Here’s where 17,000 ocean research buoys ended up | Science News

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Here’s where 17,000 ocean research buoys ended up

Visualization combines 35 years’ worth of tracking data into one buoy ballet

2:24pm, May 17, 2016
visualization of ocean buoy movement

BUOY BALLET  The journeys of thousands of ocean buoys (white dots) visualize the ocean currents that feed into Earth’s swirling ocean gyres, also known as ocean garbage patches.

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Garbage in, garbage out. But where does all that garbage go? In the oceans, floating bits of debris — everything from plastic bags to Legos — tend to ride along ocean currents to a common destination: one of five major whirling ocean gyres, also known as the ocean garbage patches. Researchers recently got a new look at these gyres thanks to a visualization that combined 35 years’ worth of data on another thing humans drop into the oceans: scientific buoys. The visualization was a finalist in the Data Stories competition sponsored by the American Association for the Advancement of Science. The winners were announced May 5.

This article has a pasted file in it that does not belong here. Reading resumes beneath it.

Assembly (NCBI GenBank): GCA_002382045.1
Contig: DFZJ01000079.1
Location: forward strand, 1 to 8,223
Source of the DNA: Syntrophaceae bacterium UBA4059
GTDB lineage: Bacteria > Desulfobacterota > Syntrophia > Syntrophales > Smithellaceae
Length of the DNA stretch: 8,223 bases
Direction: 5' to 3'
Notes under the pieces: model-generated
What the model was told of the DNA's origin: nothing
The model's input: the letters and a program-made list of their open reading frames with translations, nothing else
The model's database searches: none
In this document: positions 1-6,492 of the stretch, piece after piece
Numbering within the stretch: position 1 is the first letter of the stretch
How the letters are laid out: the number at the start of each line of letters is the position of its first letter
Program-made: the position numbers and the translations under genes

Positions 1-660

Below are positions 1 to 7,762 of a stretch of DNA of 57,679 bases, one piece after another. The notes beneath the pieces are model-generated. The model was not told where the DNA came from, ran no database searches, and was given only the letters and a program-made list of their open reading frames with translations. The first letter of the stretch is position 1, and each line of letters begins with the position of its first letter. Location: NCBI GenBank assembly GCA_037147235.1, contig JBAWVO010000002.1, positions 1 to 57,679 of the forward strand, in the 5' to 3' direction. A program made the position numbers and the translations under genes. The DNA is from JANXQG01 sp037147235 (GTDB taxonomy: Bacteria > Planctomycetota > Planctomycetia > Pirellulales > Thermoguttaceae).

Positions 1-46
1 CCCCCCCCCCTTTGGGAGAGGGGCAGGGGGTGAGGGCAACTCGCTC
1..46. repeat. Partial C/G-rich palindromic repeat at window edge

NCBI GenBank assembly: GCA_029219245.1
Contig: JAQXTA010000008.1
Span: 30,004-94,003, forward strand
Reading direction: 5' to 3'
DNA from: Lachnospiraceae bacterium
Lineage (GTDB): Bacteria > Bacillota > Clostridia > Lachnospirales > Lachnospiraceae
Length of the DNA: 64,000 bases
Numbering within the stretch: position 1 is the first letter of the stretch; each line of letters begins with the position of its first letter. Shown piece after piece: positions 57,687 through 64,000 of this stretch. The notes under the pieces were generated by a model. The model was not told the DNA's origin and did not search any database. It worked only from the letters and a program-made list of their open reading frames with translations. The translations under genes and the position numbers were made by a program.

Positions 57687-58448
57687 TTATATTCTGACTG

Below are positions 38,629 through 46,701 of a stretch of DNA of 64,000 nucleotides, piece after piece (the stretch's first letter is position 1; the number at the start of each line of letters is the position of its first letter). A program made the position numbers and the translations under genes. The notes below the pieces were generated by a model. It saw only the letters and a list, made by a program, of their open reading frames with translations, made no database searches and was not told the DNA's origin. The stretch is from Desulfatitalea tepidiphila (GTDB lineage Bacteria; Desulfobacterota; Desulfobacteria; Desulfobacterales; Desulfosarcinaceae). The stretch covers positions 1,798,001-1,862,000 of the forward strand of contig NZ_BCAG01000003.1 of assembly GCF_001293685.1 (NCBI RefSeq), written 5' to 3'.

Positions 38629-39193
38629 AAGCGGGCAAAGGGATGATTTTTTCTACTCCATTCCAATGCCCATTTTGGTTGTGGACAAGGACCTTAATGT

Free-floating buoys, released by the National Oceanic and Atmospheric Administration, track temperature, saltiness and other ocean properties.

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